Building a better tomorrow, one NCO at a time
By Tech. Sgt. Randy Redman, 321st Air Expeditionary Wing Public Affairs
/ Published May 19, 2011
NEW AL MUTHANA AIR BASE, Iraq (AFNS) -- Airmen serving with the Iraq Training and Advisory Mission-Air and 447th Air Expeditionary Group are focused on building the foundation of the Iraqi air force. Equipment transfer and technical training are important, but a small group of NCOs are also teaching enlisted professional development as part of U.S. Air Force efforts to rebuild the Iraqi air force as a strong, regional air power partner.
A committee of about 15 people planned the course, which covered Iraqi air force core values, professionalism and training, said Master Sgt. Brian Carter, an ITAM-Air medical adviser.
"We had 51 students for each night," Sergeant Carter said. "The students were divided into three small groups based on rank... warrant officers, NCOs and airmen."
According to Sergeant Carter, the enlisted corps of the Iraqi air force is similar to the U.S. Air Force, but there are differences. For example, the Iraqi air force has many highly experienced enlisted airmen as well as new airmen on active duty. However, there are very few serving in mid-level enlisted positions.
"The senior NCOs, or warrant officers they call them, have been in (the air force) many years. Some had even served in the Iraqi army and served under Saddam's regime (during) Desert Shield and Desert Storm," Sergeant Carter said. "They face many challenges, such as training issues and lack of resources. However, they are not as empowered by their officers to solve these problems on their own as our senior NCOs would be."
Master Sgt. Daryl G. Baldosser, the 447th Expeditionary Communications Squadron Cyber Transport Systems section chief, volunteered his time as an instructor for the professional development course. Sergeant Baldosser, deployed from Joint Base Lewis-McChord, Wash., said he was impressed with the experience and knowledge the Iraqi senior NCOs exhibited.
"The first group we addressed was the senior NCOs," Sergeant Baldosser said. "We asked the question, 'What part of your training program needs the most help?' The Iraqi senior NCOs were very passionate with their responses. They cited issues like lack of training on the newer, digital aircraft platforms and obstacles like officers not being responsive to their training requests or needs. We tried to get them to focus on the items within their span of control."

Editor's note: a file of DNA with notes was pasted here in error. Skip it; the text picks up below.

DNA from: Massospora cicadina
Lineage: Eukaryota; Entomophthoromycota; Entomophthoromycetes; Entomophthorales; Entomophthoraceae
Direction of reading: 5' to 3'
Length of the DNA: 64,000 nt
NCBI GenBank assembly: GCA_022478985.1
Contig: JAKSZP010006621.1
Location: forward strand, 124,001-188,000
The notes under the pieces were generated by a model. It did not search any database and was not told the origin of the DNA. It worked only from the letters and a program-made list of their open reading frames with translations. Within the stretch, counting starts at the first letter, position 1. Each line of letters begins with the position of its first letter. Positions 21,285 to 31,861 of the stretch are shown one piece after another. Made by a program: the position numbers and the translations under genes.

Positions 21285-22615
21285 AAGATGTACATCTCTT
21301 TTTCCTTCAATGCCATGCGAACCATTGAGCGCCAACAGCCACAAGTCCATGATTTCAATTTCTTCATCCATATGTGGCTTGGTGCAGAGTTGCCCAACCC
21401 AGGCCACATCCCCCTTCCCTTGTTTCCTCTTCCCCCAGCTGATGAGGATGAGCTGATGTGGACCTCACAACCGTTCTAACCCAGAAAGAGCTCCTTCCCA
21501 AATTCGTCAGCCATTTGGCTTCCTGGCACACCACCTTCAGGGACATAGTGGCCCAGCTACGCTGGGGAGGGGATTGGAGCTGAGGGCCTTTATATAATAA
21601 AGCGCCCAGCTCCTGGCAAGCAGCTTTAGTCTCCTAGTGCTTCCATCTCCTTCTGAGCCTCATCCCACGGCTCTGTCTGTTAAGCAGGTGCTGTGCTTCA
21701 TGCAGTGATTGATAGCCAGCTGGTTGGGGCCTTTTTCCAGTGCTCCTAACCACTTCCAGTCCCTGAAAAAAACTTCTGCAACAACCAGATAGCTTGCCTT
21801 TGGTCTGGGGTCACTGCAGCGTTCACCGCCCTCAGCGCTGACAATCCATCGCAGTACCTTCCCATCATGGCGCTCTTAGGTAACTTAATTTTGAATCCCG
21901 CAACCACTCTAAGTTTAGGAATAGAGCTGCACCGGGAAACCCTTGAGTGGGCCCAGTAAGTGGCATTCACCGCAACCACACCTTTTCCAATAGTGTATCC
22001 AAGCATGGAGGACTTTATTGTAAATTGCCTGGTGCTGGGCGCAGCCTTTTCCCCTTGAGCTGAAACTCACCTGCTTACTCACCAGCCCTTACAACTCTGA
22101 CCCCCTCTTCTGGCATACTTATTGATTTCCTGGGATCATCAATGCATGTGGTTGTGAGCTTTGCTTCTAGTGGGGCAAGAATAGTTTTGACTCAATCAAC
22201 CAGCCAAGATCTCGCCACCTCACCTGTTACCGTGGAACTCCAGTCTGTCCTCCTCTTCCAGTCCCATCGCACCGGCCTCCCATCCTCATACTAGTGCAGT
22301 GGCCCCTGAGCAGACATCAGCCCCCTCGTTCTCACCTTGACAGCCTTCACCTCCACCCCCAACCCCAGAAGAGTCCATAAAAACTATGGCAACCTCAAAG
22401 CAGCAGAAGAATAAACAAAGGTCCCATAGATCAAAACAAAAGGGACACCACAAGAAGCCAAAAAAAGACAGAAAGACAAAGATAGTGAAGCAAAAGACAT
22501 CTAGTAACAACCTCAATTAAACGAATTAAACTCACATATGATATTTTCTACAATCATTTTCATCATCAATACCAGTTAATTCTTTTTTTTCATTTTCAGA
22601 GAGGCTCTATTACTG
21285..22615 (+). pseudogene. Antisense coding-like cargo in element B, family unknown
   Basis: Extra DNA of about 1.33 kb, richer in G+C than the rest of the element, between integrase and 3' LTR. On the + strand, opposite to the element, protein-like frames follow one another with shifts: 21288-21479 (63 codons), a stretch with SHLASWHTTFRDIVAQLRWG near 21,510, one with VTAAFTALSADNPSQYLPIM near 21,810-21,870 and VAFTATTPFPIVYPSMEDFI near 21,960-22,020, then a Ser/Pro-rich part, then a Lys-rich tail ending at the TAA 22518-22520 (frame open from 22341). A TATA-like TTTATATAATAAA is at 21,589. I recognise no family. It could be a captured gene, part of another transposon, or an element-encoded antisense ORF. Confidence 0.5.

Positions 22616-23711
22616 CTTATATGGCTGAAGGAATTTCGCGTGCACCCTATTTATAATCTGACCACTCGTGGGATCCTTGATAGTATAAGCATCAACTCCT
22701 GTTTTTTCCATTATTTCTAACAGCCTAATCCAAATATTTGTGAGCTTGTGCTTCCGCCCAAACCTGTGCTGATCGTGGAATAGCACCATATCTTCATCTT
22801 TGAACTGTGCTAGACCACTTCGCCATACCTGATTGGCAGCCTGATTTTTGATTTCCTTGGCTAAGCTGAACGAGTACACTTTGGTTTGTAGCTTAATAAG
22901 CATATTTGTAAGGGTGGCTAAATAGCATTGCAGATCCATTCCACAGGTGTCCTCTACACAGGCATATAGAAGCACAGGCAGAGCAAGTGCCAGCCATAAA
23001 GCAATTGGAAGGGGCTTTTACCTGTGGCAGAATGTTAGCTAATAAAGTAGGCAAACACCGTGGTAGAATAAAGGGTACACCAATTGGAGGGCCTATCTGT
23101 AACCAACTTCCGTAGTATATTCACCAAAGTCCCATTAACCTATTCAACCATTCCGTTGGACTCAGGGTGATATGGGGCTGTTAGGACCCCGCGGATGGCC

Tech. Sgt. Rebecca McKeever, the 447th Expeditionary Medical Squadron NCO in charge, also volunteered to teach.
Sergeant McKeever taught during the second night of the course and focused on the four Iraqi air force core values, which are: learn English, integrity, loyalty to country and military discipline.
"I volunteered to teach the class so I could find out how the enlisted members of the Iraqi air force compare to our enlisted members," Sergeant McKeever said. "I also wanted to meet the airmen we are here to help develop and grow into an independent force."
Master Sgt. Christina Riegel, the 447th Expeditionary Logistics Readiness Squadron Traffic Management superintendent, said she was amazed at how much the enlisted corps of the U.S. Air Force and Iraqi air force has in common.
"We are the same. Both would like to make improvements to their processes, and sometimes we encounter the same challenges in making those improvements," Sergeant Riegel said.
The communication was a two-way process. The Iraqi NCOs who participated in the training said they enjoyed the opportunity and felt the small-group discussion method of instruction was highly effective. Several also mentioned they felt the long-term benefit of the training would build a strong foundation for the Iraqi air force.
A secondary goal for this training was to give the Iraqis a chance to interact with Americans and practice their English language skills.
"A lot of the aviation training and operations require English, and understanding the language is crucial to building their capabilities as an air force," Sergeant Carter said.
Sergeant McKeever said everyone here should seize opportunities to work with the Iraqi air force.
"They have an energy and willingness to learn that is refreshing to see," Sergeant McKeever said. "They seem to enjoy talking to the U.S. Airmen and working on their English skills the most. It was a great experience and memory that I will enjoy reminiscing about for years to come."